June 3, 2020

Barren Womb, a fearsome sonic duo from Finland and Norway, recently launched their latest onslaught of an album, Lizard Lounge, through Loyal Blood Records. The band might just be the hardest working band in the Norwegian underground, touring relentlessly, and offering a slew of releases since their formation in 2011. It’s perhaps a simpler job to write and produce new material with this lo-fi approach.

The pair are ardent exponents of punk-thrash craft, adept at capturing their raw and unpolished live energy in studio recordings. Lizard Lounge is no exception! It’s like being thrown in the pit, right in front of them, in a crammed room with spit and sweat flying. It’s hardcore. Northern hardcore. So you’ll either love it or loathe it. The in-your-face approach of Lizard Lounge can draw parallels from the MC5 to Clutch, The Adverts to Sparklehorse, Wire to The Damned, John Otway and Wild Willy Barrett!

After nine years following the same uncompromising lo-fi path, Timo and Tony can be melodic, scathing, catchy, intense, punky or heavy as a concrete Chevy. ‘Lizard Lounge’ shifts between punk-thrash, screeching guitars and tortured vocals to sore but slightly more mellow passages, only to leave you floored again with a catchiness unexpected from a band operating in their style. Definitely unusual and quite mind-blowingly weird. When Barren Womb release a new record, expect the unexpected and still be surprised.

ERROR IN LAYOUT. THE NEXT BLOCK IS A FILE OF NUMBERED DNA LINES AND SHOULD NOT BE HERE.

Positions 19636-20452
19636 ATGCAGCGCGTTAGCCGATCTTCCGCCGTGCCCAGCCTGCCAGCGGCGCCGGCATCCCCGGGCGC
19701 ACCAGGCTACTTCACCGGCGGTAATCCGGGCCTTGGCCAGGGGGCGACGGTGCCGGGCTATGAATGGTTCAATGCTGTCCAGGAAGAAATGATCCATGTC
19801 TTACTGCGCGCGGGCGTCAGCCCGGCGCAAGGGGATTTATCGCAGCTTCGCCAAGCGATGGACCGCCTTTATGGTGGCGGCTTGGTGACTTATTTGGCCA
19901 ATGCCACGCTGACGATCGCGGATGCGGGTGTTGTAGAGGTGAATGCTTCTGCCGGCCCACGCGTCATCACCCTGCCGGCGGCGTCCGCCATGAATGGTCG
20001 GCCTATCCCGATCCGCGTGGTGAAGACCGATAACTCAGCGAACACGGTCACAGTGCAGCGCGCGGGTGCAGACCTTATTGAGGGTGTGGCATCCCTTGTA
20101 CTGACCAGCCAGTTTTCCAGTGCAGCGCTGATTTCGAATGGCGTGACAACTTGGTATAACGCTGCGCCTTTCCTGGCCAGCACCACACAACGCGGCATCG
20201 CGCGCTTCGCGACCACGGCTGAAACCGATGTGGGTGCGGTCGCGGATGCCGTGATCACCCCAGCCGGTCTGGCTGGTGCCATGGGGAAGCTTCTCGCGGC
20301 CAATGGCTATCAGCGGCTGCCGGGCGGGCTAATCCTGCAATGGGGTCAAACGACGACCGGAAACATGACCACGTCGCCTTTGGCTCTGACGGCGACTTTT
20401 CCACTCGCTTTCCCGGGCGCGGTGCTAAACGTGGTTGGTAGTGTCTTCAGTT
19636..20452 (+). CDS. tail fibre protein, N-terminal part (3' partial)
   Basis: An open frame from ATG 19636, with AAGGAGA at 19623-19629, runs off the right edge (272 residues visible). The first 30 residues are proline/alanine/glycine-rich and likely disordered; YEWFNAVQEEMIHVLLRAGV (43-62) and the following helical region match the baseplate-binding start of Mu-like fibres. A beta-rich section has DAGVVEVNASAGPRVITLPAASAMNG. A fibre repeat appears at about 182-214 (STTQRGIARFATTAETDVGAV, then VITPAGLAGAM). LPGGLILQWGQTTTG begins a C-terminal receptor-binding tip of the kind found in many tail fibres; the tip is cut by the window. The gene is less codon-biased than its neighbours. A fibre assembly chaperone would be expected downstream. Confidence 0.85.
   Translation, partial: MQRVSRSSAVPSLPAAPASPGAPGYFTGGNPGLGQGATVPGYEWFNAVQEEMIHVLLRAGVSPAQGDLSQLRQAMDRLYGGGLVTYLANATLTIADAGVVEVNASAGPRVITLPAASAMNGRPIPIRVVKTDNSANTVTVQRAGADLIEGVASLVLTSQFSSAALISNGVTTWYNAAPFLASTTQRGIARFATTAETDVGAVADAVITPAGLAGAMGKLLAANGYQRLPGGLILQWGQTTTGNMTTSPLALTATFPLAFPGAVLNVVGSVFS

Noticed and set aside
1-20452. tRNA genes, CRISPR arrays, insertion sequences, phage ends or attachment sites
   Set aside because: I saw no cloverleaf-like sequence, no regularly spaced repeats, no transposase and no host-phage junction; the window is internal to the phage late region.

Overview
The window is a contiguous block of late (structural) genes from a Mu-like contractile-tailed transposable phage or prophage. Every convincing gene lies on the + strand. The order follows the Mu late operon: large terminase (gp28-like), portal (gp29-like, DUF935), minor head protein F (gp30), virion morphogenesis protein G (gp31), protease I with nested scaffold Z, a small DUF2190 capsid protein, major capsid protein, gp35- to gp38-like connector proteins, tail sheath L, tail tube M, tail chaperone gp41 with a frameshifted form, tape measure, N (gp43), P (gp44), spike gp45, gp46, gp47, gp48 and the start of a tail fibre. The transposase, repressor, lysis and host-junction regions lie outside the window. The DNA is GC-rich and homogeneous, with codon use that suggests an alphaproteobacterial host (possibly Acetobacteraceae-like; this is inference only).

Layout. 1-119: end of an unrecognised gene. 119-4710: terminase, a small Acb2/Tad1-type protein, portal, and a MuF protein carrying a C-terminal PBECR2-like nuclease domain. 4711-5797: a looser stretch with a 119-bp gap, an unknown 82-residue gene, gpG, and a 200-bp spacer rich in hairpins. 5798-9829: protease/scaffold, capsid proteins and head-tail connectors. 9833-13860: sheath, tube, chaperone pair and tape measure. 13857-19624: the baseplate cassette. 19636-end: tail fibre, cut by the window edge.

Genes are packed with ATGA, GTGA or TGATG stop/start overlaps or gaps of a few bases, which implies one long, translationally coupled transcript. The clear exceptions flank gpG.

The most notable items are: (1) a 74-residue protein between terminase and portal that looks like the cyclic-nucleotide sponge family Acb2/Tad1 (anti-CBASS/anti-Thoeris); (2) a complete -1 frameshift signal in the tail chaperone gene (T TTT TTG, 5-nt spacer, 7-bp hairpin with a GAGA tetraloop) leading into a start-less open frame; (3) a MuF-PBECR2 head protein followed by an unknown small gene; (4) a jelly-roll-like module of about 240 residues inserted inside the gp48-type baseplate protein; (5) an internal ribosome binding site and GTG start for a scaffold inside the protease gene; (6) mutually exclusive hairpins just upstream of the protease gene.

Lizard Lounge offers ten little nuggets of thrashy Lo-Fi, starting with the tortured screams of Cemetery Slopestyle, a short, blistering attack on ….something! Very 1977, Easy Listening it aint! Karma As A Tour Manager follows the same vein before Hairy Palms (wonderful title!!) changes a little with a fuller arrangement and vocals that kept reminding me of The MC5 doing Like A Virgin! Crop Circle Jerk is then slower, sparser (if possible) but actually quite tuneful. At 4.02 minutes, it’s the second longest track on the album, which for me strengthens the similarity with Wire – dense, short snippets of dark tale punctuated by distorted chord thrashes.

Later on, Hydroponic Youth introduces some oddly 60’s sounding guitar notes before You Do The Meth (neat title) closes the album pretty much where it started – primitive thrash akin to Sparklehorse. And that’s the main problem for me, a simple lack of variety in the compositions. Back in the day, I was absolutely mesmerised and hooked by Wire, but I would struggle to explain why – other than perhaps you have to be 18 or younger to get it!….Barren Womb fall into that same category, you either get it or it leaves you behind.

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